Bay Area basketball fans remember Lou Campanelli as the coach who took over the moribund Cal men's basketball program in 1986 and restored it to the kind of glory it hadn't known since the legendary Pete Newell era of the late 1950s, leading the Bears to their first NCAA tournament in 30 years.
For instance, Cal hadn't beaten UCLA for 26 straight years, but he beat the mighty Bruins his first time out. And the last time he played them, he handed them their worst home defeat ever.
But what I didn't know until now is that there was an even more fascinating chapter in his life before he came to Cal. And it's all detailed in his new memoir, Dare To Dream: How James Madison University Became Coed And Shocked The World, which he wrote with longtime local sportswriter Dave Newhouse.
Of course, it wasn't called James Madison University back then. It was Madison College, a tiny girl's school in Virginia's Shenandoah Valley.
But its president, Ronald Carrier, whom Campanelli calls "the greatest college president in history," had a better idea. He changed "College" to "University" and doubled the student body by admitting men.
But to attract the kind of faculty and money he needed to make JMU a first-class teaching and research university, he needed something to put the school on the map. And that something was basketball.
So he took a chance on a smart, young, ambitious, fast-talking, but as yet untested coach from New Jersey named Lou Campanelli. It was a real culture shock. Carrier even had to teach him how to speak "Mountain Talk" to convince local parents to let them coach their children.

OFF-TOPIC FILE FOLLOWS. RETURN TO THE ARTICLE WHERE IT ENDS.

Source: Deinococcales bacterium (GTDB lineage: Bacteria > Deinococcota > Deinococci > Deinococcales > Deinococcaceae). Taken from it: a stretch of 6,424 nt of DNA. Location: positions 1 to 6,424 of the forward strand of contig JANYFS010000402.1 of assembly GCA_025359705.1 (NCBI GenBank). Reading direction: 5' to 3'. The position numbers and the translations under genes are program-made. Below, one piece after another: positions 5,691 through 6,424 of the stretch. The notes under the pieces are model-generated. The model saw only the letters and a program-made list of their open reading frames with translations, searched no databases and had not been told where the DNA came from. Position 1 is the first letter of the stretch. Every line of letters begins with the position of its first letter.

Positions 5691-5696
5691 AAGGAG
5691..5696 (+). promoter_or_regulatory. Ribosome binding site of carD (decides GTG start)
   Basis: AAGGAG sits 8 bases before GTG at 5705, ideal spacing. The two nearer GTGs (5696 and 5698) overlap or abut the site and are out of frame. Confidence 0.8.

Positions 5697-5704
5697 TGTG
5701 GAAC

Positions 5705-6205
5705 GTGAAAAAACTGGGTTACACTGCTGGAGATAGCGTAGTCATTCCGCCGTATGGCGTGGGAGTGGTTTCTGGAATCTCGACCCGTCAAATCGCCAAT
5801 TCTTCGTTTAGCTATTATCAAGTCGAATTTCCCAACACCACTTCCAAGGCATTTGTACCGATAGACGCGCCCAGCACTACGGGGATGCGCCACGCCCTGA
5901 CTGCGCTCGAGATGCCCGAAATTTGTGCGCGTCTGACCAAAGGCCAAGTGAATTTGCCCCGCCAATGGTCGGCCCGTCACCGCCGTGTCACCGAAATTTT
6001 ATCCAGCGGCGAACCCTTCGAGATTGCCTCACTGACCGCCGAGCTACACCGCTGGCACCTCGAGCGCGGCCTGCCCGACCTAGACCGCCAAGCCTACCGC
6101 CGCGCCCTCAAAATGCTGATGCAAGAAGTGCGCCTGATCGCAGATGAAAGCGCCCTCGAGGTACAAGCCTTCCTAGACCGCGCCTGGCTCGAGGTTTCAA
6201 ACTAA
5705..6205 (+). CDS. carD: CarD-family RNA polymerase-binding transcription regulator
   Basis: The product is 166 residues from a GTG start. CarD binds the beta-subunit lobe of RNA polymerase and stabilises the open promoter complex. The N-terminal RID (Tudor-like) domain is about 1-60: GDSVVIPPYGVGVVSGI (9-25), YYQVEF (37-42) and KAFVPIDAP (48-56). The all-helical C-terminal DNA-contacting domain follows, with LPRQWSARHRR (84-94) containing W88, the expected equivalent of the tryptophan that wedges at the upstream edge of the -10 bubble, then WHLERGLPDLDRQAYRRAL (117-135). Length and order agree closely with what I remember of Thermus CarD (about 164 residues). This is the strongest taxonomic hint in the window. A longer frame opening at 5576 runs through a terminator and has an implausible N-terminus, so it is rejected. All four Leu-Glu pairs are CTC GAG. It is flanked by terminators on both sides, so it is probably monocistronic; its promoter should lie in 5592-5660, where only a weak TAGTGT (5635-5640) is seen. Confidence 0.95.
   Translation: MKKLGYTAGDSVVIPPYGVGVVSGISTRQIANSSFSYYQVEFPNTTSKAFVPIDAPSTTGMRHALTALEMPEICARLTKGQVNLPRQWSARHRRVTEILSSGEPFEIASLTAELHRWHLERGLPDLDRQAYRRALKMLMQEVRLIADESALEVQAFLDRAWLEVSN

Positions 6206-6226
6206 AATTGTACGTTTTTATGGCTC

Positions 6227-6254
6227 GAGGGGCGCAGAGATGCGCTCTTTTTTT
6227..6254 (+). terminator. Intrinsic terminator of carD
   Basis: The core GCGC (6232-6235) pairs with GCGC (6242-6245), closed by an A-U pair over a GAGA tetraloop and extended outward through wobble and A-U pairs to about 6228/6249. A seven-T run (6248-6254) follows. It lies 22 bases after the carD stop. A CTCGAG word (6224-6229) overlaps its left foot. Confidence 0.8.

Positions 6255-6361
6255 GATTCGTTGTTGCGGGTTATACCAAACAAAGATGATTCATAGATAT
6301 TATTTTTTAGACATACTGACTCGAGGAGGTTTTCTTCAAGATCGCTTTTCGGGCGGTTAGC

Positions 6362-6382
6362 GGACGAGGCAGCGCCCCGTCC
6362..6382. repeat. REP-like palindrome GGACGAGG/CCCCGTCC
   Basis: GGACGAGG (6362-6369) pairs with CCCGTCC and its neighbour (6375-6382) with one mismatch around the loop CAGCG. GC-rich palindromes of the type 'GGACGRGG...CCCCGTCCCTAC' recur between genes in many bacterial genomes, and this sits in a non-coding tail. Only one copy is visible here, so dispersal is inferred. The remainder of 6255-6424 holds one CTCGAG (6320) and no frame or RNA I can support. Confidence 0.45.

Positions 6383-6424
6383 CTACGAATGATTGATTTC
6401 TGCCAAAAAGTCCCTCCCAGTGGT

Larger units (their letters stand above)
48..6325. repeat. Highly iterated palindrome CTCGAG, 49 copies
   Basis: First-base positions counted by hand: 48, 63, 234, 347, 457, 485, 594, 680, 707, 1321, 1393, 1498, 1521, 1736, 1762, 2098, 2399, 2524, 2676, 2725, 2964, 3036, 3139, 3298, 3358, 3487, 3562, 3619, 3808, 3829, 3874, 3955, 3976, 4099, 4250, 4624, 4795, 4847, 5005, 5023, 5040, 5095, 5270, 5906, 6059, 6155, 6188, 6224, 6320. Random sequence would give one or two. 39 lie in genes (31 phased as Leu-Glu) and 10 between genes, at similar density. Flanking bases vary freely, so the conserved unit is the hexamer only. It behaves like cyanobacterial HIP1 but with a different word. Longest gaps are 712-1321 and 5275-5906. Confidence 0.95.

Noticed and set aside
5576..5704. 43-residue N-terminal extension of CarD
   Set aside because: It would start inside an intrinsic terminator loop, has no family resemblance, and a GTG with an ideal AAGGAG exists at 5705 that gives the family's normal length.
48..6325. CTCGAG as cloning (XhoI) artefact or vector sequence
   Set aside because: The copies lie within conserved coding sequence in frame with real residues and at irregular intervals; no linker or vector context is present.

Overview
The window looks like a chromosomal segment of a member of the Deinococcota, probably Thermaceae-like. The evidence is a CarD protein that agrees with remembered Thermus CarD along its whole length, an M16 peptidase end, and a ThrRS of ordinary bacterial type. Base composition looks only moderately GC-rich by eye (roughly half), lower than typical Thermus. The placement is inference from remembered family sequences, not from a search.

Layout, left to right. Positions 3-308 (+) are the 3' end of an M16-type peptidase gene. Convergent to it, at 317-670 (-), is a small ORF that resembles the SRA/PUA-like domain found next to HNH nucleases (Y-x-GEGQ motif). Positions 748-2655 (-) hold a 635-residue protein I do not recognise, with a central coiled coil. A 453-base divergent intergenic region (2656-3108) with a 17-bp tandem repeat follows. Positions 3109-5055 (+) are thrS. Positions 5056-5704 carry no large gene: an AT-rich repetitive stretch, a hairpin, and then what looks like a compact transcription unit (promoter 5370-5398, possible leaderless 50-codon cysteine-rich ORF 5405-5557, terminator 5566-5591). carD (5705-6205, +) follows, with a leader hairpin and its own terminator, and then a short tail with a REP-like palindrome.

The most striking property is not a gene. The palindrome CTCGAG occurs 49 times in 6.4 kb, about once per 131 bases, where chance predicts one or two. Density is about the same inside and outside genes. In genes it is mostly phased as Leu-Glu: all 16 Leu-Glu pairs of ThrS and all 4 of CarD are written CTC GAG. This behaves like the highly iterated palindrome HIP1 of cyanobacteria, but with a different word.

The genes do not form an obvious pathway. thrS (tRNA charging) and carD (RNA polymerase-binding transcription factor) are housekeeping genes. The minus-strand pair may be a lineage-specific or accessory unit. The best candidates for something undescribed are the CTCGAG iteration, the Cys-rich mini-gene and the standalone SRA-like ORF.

The only players who would consider James Madison were the ones nobody else wanted. But within five years Campanelli took them to three straight NCAA tournaments, knocking off powerhouses like Georgetown, Ohio State and West Virginia along the way.
But the game that really put JMU on the map was a last-minute 2-point loss to one of the greatest teams of all time, the 1982 North Carolina squad that starred James Worthy, Sam Perkins, and some guy named Jordan.
And how many of his players graduated on time with their class? All but one, and that guy came back later and got his degree, too.
"I'm prouder of that than of all the victories combined," he told me. "I told their parents, 'I can't promise you he'll play in the NBA some day, but I can promise you he'll get his degree.'"
And it worked. Within a few years, U.S. News & World Report was ranking JMU as one of the Top 10 Regional Colleges, and there it has remained ever since.
Dare To Dream can be enjoyed on many levels. One one hand, it's a thrilling David vs. Goliath story that makes "Hoosiers" look about as exciting as a TV test pattern. On the other, it's a fascinating insight for hardcore hoops buffs into how the game is really played. It's sure to become required reading for all young aspiring coaches.
Campanelli and Newhouse will appear at Barnes & Noble in Dublin at 2 p.m. on May 15 and at the Emeryville store at 7 p.m. on May 19. He may have been a great coach, but he's an even better storyteller.